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Astigmatism is often misunderstood. Astigmatism is a refractive error, like short and long-sightedness. This means that it is not an eye disease or a health problem per se, but rather an issue with how light is focused within the eye. Eyes with astigmatism fail to gather light into a single focal point on the retina, which is essential for a clear line of vision. Instead, the light is scattered over numerous points of focus creating a blurred image on the retina. The blurred image is limited by 2 principal meridians, which can lie either in front of, or behind, the retina.


A typical sign of astigmatism is that vision is blurry, or distorted, both near and far, though it may not be to the same degree. Other symptoms of uncorrected astigmatism include headaches, eye strain and squinting. However, accurate diagnosis of astigmatism can be complicated and it’s important that you visit an optometrist to have your eyes tested, you should never self diagnose.


A cornea with an oval shape is typically what causes astigmatism. Instead of having a round and symmetrical shape, its shape is more like that of a football. One meridian is significantly more curved than the one that is perpendicular to it. The flattest and steepest meridians found in an eye with astigmatism are known as the principal meridians. In some cases, astigmatism is caused by the lens shape inside of the eye. This is known as a lenticular astigmatism, as opposed to the more common corneal astigmatism.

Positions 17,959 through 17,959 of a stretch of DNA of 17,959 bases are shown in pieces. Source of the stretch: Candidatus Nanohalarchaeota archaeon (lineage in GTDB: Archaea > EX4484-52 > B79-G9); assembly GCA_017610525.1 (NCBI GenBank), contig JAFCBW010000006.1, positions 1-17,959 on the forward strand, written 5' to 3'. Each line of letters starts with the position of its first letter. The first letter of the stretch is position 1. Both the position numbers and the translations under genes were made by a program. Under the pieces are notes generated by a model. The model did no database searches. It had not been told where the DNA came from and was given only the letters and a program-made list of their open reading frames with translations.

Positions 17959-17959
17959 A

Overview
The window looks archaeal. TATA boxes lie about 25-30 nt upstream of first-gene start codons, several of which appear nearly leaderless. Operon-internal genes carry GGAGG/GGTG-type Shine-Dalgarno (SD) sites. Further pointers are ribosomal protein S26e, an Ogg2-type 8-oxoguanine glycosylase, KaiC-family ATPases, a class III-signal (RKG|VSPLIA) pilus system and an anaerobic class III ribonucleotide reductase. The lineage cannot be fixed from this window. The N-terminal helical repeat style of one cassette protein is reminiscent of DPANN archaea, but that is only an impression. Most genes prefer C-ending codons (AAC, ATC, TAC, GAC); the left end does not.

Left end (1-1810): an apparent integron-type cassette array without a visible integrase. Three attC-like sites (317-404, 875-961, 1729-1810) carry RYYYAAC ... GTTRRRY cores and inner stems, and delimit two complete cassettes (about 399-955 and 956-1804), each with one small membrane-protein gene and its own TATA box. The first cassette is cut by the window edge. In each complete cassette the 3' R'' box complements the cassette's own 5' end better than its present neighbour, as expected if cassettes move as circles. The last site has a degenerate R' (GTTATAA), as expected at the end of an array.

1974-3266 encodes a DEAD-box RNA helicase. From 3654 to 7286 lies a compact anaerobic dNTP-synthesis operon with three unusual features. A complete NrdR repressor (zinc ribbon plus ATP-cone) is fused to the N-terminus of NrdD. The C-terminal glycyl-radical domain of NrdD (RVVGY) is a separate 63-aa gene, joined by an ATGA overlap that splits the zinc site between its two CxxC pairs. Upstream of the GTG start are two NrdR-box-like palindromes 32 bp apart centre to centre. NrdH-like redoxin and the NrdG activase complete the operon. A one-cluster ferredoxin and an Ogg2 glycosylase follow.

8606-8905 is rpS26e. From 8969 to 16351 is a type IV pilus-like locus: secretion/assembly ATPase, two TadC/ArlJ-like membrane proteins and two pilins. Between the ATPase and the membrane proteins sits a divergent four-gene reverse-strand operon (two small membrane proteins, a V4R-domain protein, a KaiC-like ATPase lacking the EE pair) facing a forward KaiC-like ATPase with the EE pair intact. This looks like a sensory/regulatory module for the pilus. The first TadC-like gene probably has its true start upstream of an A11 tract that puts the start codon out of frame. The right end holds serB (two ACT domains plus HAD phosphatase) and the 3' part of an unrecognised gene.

There are 3 specific forms of astigmatism: 1. Hyperopic Astigmatism – either one or both the meridians are farsighted. 2. Myopic Astigmatism – either of the principal meridians are nearsighted. 3. Mixed Astigmatism – one principal meridian is farsighted while the other is nearsighted. Astigmatism can also be classified as either Regular or Irregular. Regular astigmatism is present when the principal meridians are at right angles to each other. Regular astigmatism is by far the more common and is easy to correct with prescription lenses. It is often described as a ‘football-shaped’ eye. Irregular astigmatism is characterised by meridians that are not perpendicular and is often the result of a surgery, disease or an injury to the eye, which causes the cornea to scar, distort or slowly thin out .

Testing for Astigmatism

Astigmatism is usually detected during a regular eye exam with the same techniques and instruments that are used for detecting long and short-sightedness. Your optometrist can estimate the amount of astigmatism present by using a retinoscope. This procedure involves introducing different lenses in front of the eye while shining light in at the same time. By observing how the light behaves when reflected in the patient’s pupil with different lenses, astigmatism can be diagnosed and measured. Many optometrists supplement, or replace, the retinoscope with instruments that are automated and provide a quicker way to test. However, whichever test is done, the optometrist will refine any preliminary findings with a detailed manual test method called refraction before giving you a lens prescription.


Astigmatism can generally be fixed by wearing glasses, contacts or sometimes by undergoing refractive surgery. In addition to the power of the spherical lens that is used to correct near and farsightedness in glasses and contact lens prescriptions, a cylinder lens power is needed to correct astigmatism. This is supplemented by a number indicating the direction, or axis, of the astigmatism. The axis of astigmatism gives the location of the flattest principal meridian using the 180 degree rotary scale. If you choose to wear soft toric lenses to correct astigmatism, your prescription will include all of the above. Contact lenses that are gas permeable can also correct your astigmatism. Since these lenses optically replace the cornea and are rigid on the refractive surface, the cylinder power may not be needed at all. This will depend on the severity and kind of astigmatism that is present.